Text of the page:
In Lincoln, I picked up US-34 West. This was named the "Henry Fonda Memorial Highway". I have no idea why, and Wikipedia can't tell me either although IMDB says he was born in Nebraska. A little bit further down the road in Grand Island, I picked up US-30. This is what I was aiming for all day. This is the old Lincoln Highway -- the original transcontinental highway road -- the first coast-to-coast signed auto road. Now days, most of this route is I-80, which is essentially nothing but trucks. Before it was I-80, it was US-30, and before that the Lincoln Highway, and before that the Oregon and Mormon Trails, and before that, the Pony Express Route. The original transcontinental railroad was also built along this route -- the Union Pacific following the pioneer wagon trains as they headed West nearly 150 years ago. This really is the "old road". Off to the North I could see some dark clouds -- the edges of the storm warnings I was seeing earlier in the day that were North of my route. In the plains you can see for miles.
Today 99% of all traffic goes via I-80 about 5 miles South, which suits me just fine. I'd much rather take this quiet older road through all these little Nebraska towns. Watching the grain elevators that mark each town rise before me, and then sink behind me as I pass. About then another one rises in the distance like a medieval castle, all the while a grand highway of steel runs just south of the road -- in places it's a four-track mainline, underneath a blue sky with an endless horizon.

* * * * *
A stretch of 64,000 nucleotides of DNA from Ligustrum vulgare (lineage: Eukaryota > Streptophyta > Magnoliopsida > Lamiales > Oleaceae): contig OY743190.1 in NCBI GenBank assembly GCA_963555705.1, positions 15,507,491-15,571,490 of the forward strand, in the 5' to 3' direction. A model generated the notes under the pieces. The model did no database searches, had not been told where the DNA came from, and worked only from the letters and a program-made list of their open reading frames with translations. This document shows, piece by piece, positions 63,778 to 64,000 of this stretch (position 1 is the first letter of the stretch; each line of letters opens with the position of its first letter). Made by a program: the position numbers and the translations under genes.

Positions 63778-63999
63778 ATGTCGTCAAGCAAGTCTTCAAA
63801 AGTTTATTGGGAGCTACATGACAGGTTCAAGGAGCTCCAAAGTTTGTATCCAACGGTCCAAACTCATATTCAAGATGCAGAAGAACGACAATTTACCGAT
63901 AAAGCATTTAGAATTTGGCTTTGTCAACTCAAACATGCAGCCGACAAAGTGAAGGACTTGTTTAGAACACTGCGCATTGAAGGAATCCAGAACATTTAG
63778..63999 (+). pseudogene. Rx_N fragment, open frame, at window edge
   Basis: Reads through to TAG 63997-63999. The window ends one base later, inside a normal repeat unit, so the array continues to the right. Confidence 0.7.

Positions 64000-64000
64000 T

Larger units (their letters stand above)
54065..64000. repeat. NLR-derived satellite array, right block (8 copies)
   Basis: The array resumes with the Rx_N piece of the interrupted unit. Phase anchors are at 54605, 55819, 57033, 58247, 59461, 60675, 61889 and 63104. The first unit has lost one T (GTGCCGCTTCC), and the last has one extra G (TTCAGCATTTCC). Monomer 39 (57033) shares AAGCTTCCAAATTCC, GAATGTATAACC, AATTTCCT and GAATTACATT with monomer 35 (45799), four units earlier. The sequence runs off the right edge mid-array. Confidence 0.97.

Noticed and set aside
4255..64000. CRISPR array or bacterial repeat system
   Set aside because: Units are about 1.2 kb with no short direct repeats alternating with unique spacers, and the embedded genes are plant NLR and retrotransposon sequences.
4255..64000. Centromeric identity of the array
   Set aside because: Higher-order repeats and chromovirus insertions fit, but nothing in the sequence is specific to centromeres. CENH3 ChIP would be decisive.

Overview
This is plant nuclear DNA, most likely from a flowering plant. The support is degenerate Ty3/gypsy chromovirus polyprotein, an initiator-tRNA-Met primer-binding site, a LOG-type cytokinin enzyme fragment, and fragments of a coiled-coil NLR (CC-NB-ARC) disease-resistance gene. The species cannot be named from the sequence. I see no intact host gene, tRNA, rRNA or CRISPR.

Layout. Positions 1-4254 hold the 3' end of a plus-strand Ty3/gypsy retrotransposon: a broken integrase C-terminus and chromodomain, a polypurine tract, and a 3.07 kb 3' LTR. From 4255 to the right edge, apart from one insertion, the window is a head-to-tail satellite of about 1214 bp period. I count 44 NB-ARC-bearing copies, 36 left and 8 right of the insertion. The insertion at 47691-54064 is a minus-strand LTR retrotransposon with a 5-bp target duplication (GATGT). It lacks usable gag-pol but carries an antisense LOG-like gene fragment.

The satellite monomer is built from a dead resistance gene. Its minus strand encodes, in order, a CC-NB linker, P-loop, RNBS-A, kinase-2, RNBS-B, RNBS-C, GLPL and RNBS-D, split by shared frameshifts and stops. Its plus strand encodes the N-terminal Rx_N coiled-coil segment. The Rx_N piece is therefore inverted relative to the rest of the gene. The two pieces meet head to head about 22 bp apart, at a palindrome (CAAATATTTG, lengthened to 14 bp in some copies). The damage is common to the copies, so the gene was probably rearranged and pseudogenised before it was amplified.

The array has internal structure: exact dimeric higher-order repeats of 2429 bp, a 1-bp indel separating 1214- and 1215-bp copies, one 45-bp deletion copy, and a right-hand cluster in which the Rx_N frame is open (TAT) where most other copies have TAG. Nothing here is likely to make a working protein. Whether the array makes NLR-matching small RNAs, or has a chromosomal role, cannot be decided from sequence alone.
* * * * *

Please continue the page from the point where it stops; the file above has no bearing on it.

I ended up riding a lot longer today than I thought I would -- about 430 miles. As the sun started to set, it was shining in my eyes and I started to get hungry again, so I pulled into a steak house to let the sun fall from the horizon some and to eat -- and to watch a parade of Union Pacific trains outside go by every few minutes. The Prime Rib was good, and I left at dusk. I managed to pace a train for a fair distance, he was going 50 I was doing 60.
It got me to thinking back to this morning on the banks of the Missouri in St. Jo. Looking across the river back 200 years ago, those folks would never have dreamed of the huge locomotives and trains heading West, nor the paved road, or my Harley V-twin. It would take them months to cover the distance I did in 8 hours. I'll be in Salt Lake City in two days. It would have taken them 5 months. But while the conveyance may have changed, the road itself has not. It still heads West from St. Joseph, and still leads to the future.